Take an Integrative View of Learner Training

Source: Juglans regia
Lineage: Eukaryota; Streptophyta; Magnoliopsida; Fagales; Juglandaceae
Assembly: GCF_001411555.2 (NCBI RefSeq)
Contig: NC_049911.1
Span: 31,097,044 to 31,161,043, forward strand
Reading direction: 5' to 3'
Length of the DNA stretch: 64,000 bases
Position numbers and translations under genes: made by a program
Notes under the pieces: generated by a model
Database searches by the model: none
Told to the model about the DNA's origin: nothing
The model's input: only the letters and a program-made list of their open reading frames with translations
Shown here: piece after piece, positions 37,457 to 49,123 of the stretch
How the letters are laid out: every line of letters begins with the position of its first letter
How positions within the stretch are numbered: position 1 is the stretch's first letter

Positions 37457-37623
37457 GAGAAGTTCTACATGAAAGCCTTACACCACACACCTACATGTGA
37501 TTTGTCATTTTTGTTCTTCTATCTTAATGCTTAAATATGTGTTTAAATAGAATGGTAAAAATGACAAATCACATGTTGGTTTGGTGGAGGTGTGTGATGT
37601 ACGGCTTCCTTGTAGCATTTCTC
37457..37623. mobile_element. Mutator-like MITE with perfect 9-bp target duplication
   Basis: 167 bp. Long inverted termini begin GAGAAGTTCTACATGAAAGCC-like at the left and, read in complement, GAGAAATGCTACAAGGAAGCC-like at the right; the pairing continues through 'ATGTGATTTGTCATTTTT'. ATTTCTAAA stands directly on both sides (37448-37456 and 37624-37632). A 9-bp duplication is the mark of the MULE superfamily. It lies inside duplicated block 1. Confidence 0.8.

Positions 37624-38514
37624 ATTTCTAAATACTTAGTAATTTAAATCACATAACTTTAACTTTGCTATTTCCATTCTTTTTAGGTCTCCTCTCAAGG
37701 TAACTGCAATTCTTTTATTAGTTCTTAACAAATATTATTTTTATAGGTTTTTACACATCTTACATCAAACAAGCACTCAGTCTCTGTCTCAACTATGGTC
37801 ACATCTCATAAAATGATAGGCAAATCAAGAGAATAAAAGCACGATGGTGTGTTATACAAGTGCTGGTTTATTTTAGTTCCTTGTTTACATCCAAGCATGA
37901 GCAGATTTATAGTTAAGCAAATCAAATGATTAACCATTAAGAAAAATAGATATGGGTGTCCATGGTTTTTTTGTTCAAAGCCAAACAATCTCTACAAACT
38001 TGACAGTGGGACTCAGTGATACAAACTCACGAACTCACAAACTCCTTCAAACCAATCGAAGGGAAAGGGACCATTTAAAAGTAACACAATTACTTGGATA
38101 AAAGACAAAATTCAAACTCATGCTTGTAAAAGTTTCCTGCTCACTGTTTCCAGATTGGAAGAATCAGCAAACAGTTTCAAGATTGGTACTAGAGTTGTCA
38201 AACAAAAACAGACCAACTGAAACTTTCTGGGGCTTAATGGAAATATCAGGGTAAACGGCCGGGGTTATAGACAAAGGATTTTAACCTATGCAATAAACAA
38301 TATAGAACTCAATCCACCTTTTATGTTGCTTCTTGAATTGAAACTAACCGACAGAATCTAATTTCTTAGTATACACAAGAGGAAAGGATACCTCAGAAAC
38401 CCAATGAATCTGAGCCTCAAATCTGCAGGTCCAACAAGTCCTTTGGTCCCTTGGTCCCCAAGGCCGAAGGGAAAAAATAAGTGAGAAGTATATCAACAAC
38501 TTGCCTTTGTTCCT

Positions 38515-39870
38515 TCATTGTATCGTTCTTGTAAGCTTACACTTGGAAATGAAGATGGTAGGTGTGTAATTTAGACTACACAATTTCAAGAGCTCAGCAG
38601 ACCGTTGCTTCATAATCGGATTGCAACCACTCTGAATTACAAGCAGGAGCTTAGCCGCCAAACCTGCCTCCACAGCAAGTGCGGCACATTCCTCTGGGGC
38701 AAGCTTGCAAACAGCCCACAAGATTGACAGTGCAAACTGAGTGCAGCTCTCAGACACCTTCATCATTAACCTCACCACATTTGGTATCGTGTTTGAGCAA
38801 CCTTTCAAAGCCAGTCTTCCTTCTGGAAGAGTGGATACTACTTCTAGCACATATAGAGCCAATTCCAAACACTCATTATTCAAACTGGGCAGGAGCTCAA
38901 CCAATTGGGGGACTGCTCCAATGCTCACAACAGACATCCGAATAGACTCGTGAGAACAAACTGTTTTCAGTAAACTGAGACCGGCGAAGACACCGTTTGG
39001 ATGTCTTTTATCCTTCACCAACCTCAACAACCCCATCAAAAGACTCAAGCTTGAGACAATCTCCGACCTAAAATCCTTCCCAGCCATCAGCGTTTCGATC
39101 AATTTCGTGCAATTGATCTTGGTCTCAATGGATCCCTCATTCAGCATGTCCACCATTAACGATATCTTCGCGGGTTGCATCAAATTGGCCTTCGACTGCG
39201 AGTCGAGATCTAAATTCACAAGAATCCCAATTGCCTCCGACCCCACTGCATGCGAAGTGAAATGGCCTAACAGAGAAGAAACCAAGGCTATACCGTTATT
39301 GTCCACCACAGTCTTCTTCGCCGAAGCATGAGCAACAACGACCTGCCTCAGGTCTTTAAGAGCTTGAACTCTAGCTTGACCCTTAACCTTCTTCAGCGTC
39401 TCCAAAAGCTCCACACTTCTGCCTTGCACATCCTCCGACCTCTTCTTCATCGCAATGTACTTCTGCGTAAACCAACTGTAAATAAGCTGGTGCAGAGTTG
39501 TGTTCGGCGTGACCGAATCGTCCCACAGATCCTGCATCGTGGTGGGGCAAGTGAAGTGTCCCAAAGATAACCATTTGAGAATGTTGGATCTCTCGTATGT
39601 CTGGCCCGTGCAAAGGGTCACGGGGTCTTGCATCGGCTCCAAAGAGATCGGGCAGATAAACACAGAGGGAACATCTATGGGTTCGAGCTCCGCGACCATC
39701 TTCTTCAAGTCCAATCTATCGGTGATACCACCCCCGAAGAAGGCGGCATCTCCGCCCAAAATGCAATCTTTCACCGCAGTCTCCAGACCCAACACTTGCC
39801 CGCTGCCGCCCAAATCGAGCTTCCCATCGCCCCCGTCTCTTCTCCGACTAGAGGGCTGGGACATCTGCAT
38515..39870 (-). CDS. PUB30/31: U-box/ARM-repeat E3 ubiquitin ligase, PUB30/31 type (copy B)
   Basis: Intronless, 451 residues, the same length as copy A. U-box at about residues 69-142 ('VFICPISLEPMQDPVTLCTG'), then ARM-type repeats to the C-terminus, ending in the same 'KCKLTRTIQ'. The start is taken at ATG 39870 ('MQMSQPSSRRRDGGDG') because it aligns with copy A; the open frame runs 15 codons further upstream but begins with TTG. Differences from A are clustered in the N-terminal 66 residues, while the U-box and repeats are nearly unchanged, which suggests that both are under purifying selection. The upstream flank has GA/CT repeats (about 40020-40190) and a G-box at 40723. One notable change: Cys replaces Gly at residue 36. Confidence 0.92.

Techniques and procedures for promoting self-direction in language learning are commonly known as “learner training” (Sinclair, 2000). The findings of the present study may be of significance to people who are working on various learner-training programs. The present study showed that motivational regulation was influenced by motivational beliefs and had an impact on the use of language-learning strategies and English achievement. According to Zimmerman (1989), individuals can be viewed as self-regulated learners to the extent that they are metacognitively, motivationally, and behaviorally active participants in their own learning processes. Most current learner-training programs, however, appear to be frequently equated with pure learning-strategy training, lacking due attention to students’ motivational background and self-regulation of motivation. The findings of the present study call for an expansion of the current learner training in the field of FL learning to include: identifying pedagogical approaches in an attempt to foster adaptive goal orientations and nurture self-efficacy in students’ learning process; and training students to regulate their motivation to deal with motivational problems they encounter in the process of English learning. Such an expansion is in line with the major goal of language education, that is, to train the students to be self-regulated learners. Therefore, language teachers and educators should take an integrative view of learner training to train students to be truly self-regulated learners.